Thanks for dropping by and commenting.

It would be better to include the ability to induce DPs. But how many DPs each pitcher induced divided by the number of opportunities is not so easy to put together, especially in a nice ranking relative to the league average.

The reason I multiply the two #s toghether can best be seen, I think, in another example. Suppose you wanted to measure the joint ability to hit HRs and steal bases. Player A has 20 of each while Player B has 0 HRs and 50 SBs. Adding them together would rank player B higher even though he has no HR ability.

As for giving them an equal weight, I think that is appropriate here since all I wanted to do was measure this joint ability, not value it. To place values on these things, we might as well use FIP ERA, which gives an appropriate weight to HRs, BBs and SOs. I have used that in the past in other studies where I was more interested in measuring a pitcher's value than a particularly narrow skill.

"It would be better to include the ability to induce DPs."

Ability to induce DPs is secondary to baserunners allowed, which you have conveniently ignored. In any case, the fact that ANY factor is "not so easy to put together, especially in a nice ranking relative to the league average" has nothing to do with how important that factor that is.

It reminds me of the old joke about the physicist, the chemist, and the economist who are lost on a desert island with no tools and nothing to eat but canned food. It ends with the economist opining, "Assume a can opener ..."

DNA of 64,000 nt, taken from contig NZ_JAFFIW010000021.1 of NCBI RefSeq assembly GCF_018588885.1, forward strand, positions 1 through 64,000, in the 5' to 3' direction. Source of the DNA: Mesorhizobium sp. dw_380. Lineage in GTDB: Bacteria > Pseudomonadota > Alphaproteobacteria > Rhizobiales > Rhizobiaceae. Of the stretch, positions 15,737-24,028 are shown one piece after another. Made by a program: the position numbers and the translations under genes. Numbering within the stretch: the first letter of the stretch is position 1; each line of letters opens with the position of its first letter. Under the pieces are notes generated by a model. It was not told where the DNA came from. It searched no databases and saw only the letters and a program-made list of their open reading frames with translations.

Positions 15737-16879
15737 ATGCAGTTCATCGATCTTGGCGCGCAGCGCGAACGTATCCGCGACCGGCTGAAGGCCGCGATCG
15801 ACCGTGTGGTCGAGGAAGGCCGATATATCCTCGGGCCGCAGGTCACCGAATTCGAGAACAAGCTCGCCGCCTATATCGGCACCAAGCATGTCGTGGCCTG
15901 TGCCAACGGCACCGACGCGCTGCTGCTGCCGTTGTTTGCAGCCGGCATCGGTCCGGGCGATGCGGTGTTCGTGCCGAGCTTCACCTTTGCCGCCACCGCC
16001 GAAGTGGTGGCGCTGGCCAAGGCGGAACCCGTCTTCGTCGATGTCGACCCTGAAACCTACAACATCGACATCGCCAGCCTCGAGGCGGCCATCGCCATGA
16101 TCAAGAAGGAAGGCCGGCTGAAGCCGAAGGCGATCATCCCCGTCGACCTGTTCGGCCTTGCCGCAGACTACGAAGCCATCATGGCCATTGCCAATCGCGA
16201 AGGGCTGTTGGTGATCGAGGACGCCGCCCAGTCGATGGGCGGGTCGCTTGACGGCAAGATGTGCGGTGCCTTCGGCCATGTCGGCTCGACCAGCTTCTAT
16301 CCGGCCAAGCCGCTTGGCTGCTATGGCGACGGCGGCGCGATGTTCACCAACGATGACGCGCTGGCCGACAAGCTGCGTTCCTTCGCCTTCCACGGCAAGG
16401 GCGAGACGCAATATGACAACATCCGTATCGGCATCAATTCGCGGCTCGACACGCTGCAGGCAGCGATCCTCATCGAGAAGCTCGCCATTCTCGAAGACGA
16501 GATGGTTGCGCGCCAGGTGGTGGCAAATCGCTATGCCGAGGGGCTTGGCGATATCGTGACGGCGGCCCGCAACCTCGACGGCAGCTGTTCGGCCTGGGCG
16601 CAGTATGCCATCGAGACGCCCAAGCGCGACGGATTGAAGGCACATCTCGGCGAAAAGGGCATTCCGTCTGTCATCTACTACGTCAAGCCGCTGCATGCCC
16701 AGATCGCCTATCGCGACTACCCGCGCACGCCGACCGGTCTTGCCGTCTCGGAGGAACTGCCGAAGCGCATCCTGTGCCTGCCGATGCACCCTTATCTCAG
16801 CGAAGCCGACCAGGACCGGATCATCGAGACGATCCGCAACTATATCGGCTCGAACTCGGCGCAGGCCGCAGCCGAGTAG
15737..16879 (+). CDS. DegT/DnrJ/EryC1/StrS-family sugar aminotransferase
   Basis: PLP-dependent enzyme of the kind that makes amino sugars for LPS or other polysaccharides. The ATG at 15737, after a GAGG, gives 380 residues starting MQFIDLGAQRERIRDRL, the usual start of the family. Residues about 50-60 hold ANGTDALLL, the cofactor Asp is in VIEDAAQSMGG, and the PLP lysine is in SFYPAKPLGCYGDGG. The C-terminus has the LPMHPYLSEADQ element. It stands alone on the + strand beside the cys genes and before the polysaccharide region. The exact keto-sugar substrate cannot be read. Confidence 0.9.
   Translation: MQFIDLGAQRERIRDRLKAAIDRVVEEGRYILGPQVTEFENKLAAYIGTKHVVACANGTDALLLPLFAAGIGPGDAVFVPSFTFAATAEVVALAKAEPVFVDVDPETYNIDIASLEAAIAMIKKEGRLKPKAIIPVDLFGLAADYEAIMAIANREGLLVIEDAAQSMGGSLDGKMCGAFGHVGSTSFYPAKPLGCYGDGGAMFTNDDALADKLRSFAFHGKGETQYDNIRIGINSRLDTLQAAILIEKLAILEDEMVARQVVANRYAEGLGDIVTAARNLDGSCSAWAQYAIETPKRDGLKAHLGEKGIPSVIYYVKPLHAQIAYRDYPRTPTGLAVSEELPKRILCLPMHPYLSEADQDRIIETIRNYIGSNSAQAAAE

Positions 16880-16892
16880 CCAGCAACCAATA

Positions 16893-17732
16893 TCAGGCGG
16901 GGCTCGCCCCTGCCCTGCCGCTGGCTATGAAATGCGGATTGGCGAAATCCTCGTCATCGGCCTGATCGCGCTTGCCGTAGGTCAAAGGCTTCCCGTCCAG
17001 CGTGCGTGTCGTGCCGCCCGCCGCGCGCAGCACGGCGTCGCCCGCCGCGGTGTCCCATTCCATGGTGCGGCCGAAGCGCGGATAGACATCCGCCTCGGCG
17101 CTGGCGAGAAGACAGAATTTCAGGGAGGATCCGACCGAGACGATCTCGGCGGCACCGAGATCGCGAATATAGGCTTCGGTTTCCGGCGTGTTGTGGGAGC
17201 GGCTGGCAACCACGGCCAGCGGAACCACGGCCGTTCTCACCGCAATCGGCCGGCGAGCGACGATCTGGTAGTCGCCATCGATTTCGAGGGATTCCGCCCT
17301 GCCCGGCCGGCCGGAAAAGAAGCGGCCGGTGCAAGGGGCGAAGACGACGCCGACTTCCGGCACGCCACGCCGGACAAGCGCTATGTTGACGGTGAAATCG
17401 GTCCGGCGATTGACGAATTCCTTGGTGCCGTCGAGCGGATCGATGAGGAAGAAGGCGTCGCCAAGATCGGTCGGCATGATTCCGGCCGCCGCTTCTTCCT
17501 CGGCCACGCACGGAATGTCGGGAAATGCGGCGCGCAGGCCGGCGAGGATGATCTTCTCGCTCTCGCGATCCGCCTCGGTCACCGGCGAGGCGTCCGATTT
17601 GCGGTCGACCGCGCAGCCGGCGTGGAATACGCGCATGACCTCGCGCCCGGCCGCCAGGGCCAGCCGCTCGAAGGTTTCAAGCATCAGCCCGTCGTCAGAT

"The reason I multiply the two #s toghether can best be seen, I think, in another example. Suppose you wanted to measure the joint ability to hit HRs and steal bases. Player A has 20 of each while Player B has 0 HRs and 50 SBs. Adding them together would rank player B higher even though he has no HR ability."

Yes, and multiplying them would produce the absurdity that Player B would earn a score of 0. Please don't argue that the numbers should be compared to league averages. I am using your example in exactly the fashion that you did.

Let's try another one. Player A has 45 HR and 5 SB, reasonable numbers for a top-tier power hitter. Player B has 10 HR and 40 SBs, a reasonable approximation of Ichiro Suzuki's production. Multiplication would result in Player B having a ranking 8 times that of Player A. Addition would produce equity. The former is absurd. As for the latter, who knows? This goes to my criticism that you weighted the factors equally without justifying that decision.

"I have used [FIP ERA] in the past in other studies where I was more interested in measuring a pitcher's value than a particularly narrow skill." And what particularly narrow skill is that, and how accurate is your metric in assessing it? You are begging the question.

"Multiplication would result in Player B having a ranking 8 times that of Player A."

Oops! I fell asleep at the wheel at that one, adding Player A's numbers instead of multiplying them. Make that a ranking nearly twice that of Player A (400/225 = 1.78). Still a result that strains credulity and makes my point, but not nearly as deliciously.